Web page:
BANGKOK (AP) — Global stock markets were subdued Friday as investors became more cautious after the S&P 500 hit a record close and amid heightened tensions in the Persian Gulf between the U.S. and Iran. The price of oil continued to rise.
Major airlines on Friday began rerouting flights to avoid areas around the Strait of Hormuz following Iran’s shooting down of a U.S. military surveillance drone there on Thursday. American aviation officials warned that commercial airliners could be mistakenly attacked.
The U.S. said it made plans for limited strikes on Iran in response, but then called them off.
Australia’s Qantas, British Airways, Dutch carrier KLM and Germany’s Lufthansa said soon afterward that they will avoid the region.
Germany’s DAX was flat at 12,353 after early gains were erased. The CAC 40 in Paris climbed 0.1% to 5,539. Britain’s FTSE 100 rose 0.1% to 7,435.
U.S. shares looked set for a tepid open with the future contract for the Dow Jones Industrial Average down close to 0.2% at 26,733. The S&P 500 future lost 0.2 percent to 2,953, after a record high close Thursday.
Shares retreated in Asia as weak manufacturing data from Japan helped dampen investor sentiment.
A preliminary survey of Japanese manufacturers, the IHS Markit flash purchasing managers’ index, showed indicators dropping, with new orders at the lowest level in three years.
The report noted “a soft patch for automotive demand and subdued client confidence in the wake of U.S.-China trade frictions.”
Japan’s Nikkei 225 index lost 1.0% to 21,258.64 and the Hang Seng in Hong Kong dropped 0.5% to 28,476.75 as protesters once again took to the streets. South Korea’s Kospi declined 0.3% to 2,125.62 and in Australia, the S&P ASX 200 declined 0.6% to 6,650.80. India’s Sensex lost 0.7%.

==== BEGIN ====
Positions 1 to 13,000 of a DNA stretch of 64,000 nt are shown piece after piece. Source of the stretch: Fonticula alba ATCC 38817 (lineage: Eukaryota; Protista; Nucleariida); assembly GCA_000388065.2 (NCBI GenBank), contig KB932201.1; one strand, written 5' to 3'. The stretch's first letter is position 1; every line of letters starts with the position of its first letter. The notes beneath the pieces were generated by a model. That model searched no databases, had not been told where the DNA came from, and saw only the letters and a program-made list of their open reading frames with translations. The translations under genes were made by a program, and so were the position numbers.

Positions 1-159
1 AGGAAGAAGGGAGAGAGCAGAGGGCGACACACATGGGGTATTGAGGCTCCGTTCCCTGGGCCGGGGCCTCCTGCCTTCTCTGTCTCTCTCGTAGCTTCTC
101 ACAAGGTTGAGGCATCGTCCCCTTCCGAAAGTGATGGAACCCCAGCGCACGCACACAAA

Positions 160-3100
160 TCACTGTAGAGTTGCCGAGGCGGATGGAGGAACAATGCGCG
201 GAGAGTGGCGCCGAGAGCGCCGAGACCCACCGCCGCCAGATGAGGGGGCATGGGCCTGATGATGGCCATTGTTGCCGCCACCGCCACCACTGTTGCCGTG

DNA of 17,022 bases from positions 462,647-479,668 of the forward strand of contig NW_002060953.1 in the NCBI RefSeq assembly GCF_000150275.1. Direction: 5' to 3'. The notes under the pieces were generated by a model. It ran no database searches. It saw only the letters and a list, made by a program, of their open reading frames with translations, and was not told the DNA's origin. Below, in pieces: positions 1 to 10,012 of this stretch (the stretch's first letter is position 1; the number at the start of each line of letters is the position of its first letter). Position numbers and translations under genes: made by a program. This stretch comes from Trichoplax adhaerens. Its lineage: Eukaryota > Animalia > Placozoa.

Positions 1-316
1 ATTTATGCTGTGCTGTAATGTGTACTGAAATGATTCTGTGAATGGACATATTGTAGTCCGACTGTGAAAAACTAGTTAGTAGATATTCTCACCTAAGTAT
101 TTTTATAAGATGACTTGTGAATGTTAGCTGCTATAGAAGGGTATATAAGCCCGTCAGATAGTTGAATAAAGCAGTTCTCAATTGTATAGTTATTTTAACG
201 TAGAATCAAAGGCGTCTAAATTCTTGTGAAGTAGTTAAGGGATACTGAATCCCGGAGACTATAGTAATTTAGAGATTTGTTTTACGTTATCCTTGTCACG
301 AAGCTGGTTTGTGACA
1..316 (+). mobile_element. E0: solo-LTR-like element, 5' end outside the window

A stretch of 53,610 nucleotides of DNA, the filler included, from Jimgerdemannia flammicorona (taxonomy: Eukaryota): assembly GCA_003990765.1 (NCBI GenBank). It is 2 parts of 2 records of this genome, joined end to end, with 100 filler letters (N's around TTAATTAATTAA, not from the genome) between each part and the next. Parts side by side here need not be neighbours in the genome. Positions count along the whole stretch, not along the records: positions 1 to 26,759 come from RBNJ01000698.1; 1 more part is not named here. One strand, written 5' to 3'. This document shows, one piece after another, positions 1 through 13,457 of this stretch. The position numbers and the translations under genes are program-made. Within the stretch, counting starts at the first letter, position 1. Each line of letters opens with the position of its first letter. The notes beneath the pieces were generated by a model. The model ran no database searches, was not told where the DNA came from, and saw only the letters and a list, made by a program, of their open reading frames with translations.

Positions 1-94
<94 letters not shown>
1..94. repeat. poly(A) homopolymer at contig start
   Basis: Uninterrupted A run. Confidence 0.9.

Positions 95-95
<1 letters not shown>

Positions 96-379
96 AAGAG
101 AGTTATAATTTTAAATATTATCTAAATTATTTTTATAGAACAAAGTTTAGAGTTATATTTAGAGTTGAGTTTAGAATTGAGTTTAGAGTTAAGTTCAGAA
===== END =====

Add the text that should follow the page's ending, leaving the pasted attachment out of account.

The Shanghai Composite index added 0.5% to 3,001.98 as investors awaited signs that U.S. President Donald Trump and his Chinese counterpart, Xi Jinping, might make progress in a meeting planned for next week at the Osaka, Japan, summit of the leaders of the Group of 20 major economies. Shares edged higher in Taiwan and Thailand but fell in Singapore.
ENERGY: The price of U.S. crude oil rose again on Friday after jumping 5.4% overnight on fears that escalating tensions between the U.S. and Iran could hinder oil shipments through the Strait of Hormuz. Benchmark U.S. crude oil picked up 39 cents to $57.44 per barrel in electronic trading on the New York Mercantile Exchange. Brent crude oil, the international standard, gained 87 cents to $65.32 per barrel. It rose 4.3% Thursday to close at $64.45 a barrel.
CURRENCIES: The dollar rose to 107.54 Japanese yen from 107.28 yen on Thursday. The euro rose to $1.1314 from $1.1295.
Matt Ott in Madrid contributed to this report.